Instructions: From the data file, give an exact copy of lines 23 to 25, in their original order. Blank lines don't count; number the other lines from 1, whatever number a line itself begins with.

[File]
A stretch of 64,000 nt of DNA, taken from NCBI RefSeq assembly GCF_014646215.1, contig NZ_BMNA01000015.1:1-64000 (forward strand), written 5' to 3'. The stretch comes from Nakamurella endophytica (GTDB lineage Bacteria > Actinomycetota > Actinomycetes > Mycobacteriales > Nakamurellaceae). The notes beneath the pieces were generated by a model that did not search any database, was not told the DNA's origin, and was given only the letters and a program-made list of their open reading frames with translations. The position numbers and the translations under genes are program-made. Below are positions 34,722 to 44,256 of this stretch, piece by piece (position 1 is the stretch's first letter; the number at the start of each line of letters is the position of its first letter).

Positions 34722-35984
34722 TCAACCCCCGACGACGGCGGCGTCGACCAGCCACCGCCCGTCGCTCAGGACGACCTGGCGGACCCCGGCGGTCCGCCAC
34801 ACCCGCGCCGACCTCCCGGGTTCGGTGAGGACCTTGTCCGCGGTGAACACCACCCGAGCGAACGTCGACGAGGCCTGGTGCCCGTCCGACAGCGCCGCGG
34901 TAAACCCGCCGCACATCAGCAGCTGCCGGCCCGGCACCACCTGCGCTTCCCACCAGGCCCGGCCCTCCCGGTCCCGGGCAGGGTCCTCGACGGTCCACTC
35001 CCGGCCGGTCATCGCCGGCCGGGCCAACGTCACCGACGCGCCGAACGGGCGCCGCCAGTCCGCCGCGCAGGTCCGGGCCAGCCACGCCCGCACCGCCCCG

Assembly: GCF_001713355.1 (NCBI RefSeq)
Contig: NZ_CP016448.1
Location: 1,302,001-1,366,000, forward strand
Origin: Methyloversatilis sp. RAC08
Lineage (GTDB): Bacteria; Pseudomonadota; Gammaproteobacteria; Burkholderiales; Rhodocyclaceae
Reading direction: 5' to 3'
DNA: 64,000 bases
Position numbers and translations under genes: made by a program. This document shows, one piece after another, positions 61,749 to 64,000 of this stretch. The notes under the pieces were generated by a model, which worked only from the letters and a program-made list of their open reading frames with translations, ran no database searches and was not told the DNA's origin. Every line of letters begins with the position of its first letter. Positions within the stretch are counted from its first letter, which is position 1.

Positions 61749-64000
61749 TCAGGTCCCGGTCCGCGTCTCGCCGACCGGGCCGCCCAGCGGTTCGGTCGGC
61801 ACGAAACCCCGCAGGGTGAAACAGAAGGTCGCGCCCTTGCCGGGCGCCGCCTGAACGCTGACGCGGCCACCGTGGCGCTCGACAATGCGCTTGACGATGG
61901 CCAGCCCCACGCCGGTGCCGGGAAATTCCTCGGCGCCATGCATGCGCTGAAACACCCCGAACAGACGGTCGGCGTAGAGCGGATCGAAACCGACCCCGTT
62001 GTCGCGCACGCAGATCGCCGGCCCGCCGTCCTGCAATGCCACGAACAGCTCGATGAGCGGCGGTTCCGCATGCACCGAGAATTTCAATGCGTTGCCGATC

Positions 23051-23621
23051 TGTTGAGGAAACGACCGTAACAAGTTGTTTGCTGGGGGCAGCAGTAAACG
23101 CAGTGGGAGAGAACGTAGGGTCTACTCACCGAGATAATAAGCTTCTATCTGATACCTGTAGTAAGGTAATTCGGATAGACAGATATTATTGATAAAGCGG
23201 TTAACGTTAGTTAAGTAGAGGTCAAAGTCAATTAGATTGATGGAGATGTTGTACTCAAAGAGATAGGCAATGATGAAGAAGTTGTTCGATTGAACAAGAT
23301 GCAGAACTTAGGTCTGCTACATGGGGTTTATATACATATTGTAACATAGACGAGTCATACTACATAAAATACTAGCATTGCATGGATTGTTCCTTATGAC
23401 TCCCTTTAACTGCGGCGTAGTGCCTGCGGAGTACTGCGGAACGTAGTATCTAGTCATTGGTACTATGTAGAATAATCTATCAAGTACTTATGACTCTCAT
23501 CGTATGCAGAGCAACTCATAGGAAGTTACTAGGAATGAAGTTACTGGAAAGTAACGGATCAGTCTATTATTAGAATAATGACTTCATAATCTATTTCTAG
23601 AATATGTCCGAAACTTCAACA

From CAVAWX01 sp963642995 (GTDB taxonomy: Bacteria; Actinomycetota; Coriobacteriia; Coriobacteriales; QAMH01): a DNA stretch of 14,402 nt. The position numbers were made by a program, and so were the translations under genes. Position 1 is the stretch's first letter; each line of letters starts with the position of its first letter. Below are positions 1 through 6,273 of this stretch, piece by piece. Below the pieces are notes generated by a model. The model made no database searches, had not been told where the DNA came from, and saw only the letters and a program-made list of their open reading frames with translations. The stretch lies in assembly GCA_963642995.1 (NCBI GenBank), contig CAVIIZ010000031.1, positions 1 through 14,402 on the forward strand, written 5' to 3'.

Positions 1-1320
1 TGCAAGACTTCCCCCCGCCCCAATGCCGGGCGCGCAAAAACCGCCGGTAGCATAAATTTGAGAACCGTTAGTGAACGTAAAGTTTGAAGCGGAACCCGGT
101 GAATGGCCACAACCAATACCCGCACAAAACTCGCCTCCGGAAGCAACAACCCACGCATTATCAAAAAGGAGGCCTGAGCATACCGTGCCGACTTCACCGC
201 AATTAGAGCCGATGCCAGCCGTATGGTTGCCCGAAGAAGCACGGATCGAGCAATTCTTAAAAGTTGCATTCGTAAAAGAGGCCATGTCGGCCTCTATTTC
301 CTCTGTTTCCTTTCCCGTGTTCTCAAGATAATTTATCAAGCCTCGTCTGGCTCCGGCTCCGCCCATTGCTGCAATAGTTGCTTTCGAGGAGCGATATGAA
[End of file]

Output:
23201 TTAACGTTAGTTAAGTAGAGGTCAAAGTCAATTAGATTGATGGAGATGTTGTACTCAAAGAGATAGGCAATGATGAAGAAGTTGTTCGATTGAACAAGAT
23301 GCAGAACTTAGGTCTGCTACATGGGGTTTATATACATATTGTAACATAGACGAGTCATACTACATAAAATACTAGCATTGCATGGATTGTTCCTTATGAC
23401 TCCCTTTAACTGCGGCGTAGTGCCTGCGGAGTACTGCGGAACGTAGTATCTAGTCATTGGTACTATGTAGAATAATCTATCAAGTACTTATGACTCTCAT